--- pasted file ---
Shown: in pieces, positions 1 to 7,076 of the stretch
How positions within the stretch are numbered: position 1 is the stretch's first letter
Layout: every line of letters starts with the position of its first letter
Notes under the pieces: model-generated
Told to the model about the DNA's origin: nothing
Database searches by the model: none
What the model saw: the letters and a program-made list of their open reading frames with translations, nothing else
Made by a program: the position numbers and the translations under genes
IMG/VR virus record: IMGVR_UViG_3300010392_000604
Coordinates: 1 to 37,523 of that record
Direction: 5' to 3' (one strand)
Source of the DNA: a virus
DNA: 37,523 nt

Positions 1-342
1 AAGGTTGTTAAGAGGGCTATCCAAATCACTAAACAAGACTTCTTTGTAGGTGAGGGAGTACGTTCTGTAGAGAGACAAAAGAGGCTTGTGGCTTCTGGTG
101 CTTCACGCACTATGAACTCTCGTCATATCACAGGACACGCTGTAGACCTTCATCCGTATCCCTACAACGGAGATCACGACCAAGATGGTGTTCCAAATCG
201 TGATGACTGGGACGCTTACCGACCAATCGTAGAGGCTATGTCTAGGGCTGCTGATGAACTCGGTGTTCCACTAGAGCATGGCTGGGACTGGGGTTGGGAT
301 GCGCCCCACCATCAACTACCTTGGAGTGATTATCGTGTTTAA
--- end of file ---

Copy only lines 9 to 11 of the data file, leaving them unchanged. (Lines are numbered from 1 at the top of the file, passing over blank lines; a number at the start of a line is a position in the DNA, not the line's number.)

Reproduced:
IMG/VR virus record: IMGVR_UViG_3300010392_000604
Coordinates: 1 to 37,523 of that record
Direction: 5' to 3' (one strand)